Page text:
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Medio-lateral stability of sit-to-walk performance in older individuals with and without fear of falling.
Swedish School of Sport and Health Sciences, GIH, Department of Sport and Health Sciences, Laboratory for Biomechanics and Motor Control.
Swedish School of Sport and Health Sciences, GIH, Department of Sport and Health Sciences, Laboratory for Biomechanics and Motor Control.
2010 (English)In: Gait & Posture, ISSN 0966-6362, E-ISSN 1879-2219, Vol. 31, no 4, 438-43 p.Article in journal (Refereed) Published
Abstract [en]

Most falls in older people are due to loss of balance during everyday locomotion, e.g., when initiating walking from sitting; sit-to-walk (STW). It has been considered that the broader stride width in walking that is seen in many people with fear of falling (FoF) does not increase stability, but could be predictive of future falls because of increased medio-lateral (ML) velocity of the body centre of mass (CoM). This study was aimed to examine step-, velocity- and stability-related parameters, focusing on ML stability, in STW performance of people with and without FoF. Ten subjects with FoF and 10 matched controls, aged > or = 70 years, were included. Kinematic and kinetic data were collected in a laboratory. Stability parameters were calculated from a formula implying that the vertical projection of the CoM extrapolated by adding its velocity times a factor radicall/g (height of inverted pendulum divided by gravity) should fall within the base of support (BoS). A related spatial margin of stability (SMoS), defined as the minimum distance from the extrapolated CoM (XCoM) to the boundaries of the BoS, was also calculated. In the phase 'seat-off-second-toe-off', the FoF group had significantly (p<0.05) shorter and broader steps, lower forward but similar ML CoM velocity, and broader CoM and XCoM widths. The FoF group therefore exhibited a disproportionately large sideways velocity compared to the controls. This indicates that STW may be a hazardous transfer for older people with FoF, which should be relevant in assessment and training aimed at preventing falls.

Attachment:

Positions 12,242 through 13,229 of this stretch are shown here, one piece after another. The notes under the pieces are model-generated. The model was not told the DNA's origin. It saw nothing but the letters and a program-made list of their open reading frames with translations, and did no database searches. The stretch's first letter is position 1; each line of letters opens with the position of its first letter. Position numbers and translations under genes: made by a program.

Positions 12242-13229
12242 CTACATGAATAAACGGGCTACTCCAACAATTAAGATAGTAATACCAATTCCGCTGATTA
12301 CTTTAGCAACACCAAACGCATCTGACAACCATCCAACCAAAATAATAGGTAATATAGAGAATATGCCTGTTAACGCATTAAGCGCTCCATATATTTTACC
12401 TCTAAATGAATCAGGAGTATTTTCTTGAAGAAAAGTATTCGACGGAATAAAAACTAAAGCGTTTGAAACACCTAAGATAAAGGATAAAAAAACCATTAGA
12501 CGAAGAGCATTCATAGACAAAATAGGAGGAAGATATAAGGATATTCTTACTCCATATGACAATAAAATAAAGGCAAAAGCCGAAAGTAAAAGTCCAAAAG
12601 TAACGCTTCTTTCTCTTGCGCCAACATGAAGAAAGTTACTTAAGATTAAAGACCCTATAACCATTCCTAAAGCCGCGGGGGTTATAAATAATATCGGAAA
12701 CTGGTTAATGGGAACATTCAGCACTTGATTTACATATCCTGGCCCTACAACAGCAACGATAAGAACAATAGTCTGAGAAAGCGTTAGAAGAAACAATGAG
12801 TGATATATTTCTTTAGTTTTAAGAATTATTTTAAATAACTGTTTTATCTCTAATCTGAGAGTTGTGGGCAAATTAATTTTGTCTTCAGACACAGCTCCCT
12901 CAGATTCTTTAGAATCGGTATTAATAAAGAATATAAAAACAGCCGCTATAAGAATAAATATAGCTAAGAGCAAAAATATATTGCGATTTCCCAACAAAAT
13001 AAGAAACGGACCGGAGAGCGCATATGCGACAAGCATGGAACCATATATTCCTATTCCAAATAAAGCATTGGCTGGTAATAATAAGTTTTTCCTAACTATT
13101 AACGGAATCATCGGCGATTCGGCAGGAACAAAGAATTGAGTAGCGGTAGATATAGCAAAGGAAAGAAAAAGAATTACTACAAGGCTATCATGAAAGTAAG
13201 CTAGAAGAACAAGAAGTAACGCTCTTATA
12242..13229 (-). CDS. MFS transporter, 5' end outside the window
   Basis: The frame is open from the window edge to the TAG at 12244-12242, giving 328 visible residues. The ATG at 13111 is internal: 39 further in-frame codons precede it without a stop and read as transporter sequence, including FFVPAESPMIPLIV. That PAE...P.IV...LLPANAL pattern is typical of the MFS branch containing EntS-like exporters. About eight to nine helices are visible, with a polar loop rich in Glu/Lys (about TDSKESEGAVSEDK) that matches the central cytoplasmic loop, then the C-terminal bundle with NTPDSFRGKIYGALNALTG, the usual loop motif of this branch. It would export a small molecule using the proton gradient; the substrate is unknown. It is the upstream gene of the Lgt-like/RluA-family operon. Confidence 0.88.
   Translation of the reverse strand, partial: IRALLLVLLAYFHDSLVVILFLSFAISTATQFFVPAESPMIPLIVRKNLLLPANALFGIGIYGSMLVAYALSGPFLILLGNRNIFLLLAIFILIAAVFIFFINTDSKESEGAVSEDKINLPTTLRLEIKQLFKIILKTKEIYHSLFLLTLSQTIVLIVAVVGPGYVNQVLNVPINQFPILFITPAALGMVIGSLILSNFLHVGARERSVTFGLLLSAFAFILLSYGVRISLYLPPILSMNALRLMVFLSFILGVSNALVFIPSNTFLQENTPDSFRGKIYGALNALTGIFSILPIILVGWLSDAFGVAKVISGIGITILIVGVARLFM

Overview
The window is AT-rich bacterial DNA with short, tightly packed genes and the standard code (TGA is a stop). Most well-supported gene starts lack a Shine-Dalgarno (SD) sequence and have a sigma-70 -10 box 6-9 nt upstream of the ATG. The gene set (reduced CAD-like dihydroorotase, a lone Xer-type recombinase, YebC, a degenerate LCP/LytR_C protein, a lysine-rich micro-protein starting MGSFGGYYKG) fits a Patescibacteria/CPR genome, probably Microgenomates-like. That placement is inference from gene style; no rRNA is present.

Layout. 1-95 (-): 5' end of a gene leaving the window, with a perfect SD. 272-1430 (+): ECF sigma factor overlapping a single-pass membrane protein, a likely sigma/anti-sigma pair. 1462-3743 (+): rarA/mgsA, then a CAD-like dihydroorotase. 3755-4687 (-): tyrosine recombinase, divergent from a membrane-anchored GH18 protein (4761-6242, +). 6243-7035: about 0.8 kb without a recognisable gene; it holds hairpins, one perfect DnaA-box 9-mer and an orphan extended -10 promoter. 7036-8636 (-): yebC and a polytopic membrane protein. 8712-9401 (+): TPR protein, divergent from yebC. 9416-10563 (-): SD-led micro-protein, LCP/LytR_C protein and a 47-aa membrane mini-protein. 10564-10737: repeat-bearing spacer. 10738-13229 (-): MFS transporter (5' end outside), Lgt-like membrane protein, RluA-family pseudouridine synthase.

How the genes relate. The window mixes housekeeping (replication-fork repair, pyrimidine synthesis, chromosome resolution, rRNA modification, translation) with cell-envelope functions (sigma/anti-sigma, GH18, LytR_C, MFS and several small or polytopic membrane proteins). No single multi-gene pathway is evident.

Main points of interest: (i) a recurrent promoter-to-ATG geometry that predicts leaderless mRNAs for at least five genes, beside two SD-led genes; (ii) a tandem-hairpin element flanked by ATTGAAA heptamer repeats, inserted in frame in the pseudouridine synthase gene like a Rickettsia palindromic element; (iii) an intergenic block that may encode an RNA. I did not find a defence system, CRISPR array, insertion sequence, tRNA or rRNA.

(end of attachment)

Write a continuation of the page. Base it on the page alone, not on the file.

Place, publisher, year, edition, pages
2010. Vol. 31, no 4, 438-43 p.
National Category
Medical and Health Sciences
Research subject
Medicine/Technology
Identifiers
URN: urn:nbn:se:gih:diva-1632DOI: 10.1016/j.gaitpost.2010.01.018PubMedID: 20189390OAI: oai:DiVA.org:gih-1632DiVA: diva2:377336
Available from: 2010-12-14 Created: 2010-12-14 Last updated: 2011-05-11Bibliographically approved

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CiteExportLink to record
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